Pagination with the Null Adapter in ZF2

In this article, I will show you how to do pagination with the Zend\Paginator\Adapter\Null adapter. This adapter may seem pointless at first, but is very useful if you wish to have complete control on how the data is fetched while leveraging the features of the built-in pagination in regards to the representation.

Zend Framework 2 ships with a couple of adapters, where the DbSelect is typically the most interesting one. As the name indicates, this adapter can fetch the data to be displayed directly from the database – one page at a time of course. If you need to tweak its functionality to suit your needs, it is easy to extend the adapter.

However, there are many scenarios where it might make sense to control the fetching of the data by yourself. For instance, one might be using a service layer which accesses a data access layer (DAL), which in turn calls a stored procedure in a database. In such a scenario, the Zend\Paginator\Adapter\Null will come in handy.

Preparing the Paginator

Consider the example below where a list of articles are fetched independently of the paginator, but while still using the standard paginator for generating the pagination controls (i.e. page numbers or similar).


public function articlesAction() {
	$page = $this->params()->fromRoute('page');

	if (!empty($page)) {
		$page = (int) $page;
		$page = ($page < 1) ? 1 : $page; // If an invalid page is requested, then show the first page
	}

	// No page specified; show the first page
	else {
		$page = 1;
	}

	$itemsPerPage = 20;
	$results = $this->getArticleService()->getArticles($page, $itemsPerPage);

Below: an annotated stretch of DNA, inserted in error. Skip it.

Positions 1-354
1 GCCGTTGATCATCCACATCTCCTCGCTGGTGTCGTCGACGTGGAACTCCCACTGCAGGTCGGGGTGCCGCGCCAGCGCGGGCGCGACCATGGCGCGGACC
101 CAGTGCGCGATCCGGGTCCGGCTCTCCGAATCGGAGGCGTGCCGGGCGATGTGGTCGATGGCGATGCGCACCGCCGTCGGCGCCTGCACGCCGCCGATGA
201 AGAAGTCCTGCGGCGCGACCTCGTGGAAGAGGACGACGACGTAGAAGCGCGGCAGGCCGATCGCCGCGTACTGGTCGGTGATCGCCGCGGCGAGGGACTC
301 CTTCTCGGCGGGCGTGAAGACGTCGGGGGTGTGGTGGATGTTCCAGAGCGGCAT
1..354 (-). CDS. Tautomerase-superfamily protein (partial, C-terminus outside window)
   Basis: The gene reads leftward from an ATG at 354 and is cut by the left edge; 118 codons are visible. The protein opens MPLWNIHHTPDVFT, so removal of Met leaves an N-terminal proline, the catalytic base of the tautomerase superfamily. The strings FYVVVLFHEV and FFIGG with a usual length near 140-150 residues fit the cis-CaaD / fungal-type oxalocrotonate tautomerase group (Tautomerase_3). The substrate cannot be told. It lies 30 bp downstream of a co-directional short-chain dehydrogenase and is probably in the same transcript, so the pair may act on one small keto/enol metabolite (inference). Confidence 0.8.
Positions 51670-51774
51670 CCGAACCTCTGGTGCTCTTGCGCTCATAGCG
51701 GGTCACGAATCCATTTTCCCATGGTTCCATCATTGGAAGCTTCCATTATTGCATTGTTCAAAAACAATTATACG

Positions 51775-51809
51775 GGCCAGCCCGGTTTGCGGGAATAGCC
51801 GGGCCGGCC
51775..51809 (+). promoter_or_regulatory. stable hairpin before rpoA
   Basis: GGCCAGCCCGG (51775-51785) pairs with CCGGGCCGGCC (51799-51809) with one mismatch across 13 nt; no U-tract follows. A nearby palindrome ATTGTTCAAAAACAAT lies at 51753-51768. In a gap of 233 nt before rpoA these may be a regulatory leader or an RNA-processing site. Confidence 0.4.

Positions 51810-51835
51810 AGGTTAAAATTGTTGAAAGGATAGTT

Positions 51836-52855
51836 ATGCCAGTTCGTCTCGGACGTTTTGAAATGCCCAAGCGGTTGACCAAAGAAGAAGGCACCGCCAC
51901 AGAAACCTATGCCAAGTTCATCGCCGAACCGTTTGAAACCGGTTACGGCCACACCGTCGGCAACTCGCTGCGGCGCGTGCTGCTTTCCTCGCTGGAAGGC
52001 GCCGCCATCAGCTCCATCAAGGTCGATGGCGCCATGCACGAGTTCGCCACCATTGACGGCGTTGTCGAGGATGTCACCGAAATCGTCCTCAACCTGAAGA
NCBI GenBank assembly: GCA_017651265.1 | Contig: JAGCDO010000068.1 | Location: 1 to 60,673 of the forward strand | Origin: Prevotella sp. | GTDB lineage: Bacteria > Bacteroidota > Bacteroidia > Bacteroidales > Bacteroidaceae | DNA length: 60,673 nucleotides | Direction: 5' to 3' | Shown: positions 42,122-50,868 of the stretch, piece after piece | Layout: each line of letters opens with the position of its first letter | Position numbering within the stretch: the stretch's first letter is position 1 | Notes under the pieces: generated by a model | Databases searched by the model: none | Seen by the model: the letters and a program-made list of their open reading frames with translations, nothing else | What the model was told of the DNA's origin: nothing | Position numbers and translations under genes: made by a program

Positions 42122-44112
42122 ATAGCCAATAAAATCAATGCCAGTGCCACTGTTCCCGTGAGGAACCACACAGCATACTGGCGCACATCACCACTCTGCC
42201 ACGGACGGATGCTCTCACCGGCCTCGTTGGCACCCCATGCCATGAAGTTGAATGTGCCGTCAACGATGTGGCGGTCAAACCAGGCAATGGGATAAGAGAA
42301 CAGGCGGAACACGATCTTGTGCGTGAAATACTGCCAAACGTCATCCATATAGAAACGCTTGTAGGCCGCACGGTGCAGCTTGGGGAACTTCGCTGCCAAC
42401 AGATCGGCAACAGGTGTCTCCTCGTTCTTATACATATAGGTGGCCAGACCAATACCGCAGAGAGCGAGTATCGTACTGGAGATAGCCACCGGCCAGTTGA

$paginator = new \Zend\Paginator\Paginator(new \Zend\Paginator\Adapter\Null($results['count']));
	$paginator->setCurrentPageNumber($page);
	$paginator->setItemCountPerPage($itemsPerPage);
	
	return new ViewModel(array(
		'articles' => $results['articles'],
		'paginator' => $paginator,
		'route' => 'articles',
	));
}

The above controller action fetches and prepares a paginator for displaying a list of articles. We grab the page number from the matched route and make sure that the number is a positive integer. Then the data is fetched. In this example, it is fetched from a service layer, but this is of no importance in regards to the paginator. For the paginator to correctly display the total number of pages, we need to know how many matching records (usually database rows) exist. When using MySQL, this can be done by using SQL_CALC_FOUND_ROWS and FOUND_ROWS() as discussed in the MySQL manual.

We will use the total number of records (articles in this example) when instantiating the Zend\Paginator\Adapter\Null adapter. This adapter implements Zend\Paginator\Adapter\AdapterInterface, which extends the Countable interface. This means that the adapter must implement the count() and getItems() methods.

After we have instantiated the paginator and supplied it with the adapter, the current page number is set. This is for display purposes (which I will discuss in a moment), since we fetch the data ourselves. We also need to specify the number of items to display per page, as this will affect the total number of pages. We then assign three variables to the view model; the articles to display, the paginator, and the route that sent the request to the controller action. I will explain this in a moment.